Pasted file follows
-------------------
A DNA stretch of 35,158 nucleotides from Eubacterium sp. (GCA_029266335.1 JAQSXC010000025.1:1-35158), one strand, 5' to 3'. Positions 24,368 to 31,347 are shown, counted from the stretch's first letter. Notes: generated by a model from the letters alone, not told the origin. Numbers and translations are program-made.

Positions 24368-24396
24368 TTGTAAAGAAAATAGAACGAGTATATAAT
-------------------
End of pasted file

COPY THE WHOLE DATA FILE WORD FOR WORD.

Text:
A DNA stretch of 35,158 nucleotides from Eubacterium sp. (GCA_029266335.1 JAQSXC010000025.1:1-35158), one strand, 5' to 3'. Positions 24,368 to 31,347 are shown, counted from the stretch's first letter. Notes: generated by a model from the letters alone, not told the origin. Numbers and translations are program-made.

Positions 24368-24396
24368 TTGTAAAGAAAATAGAACGAGTATATAAT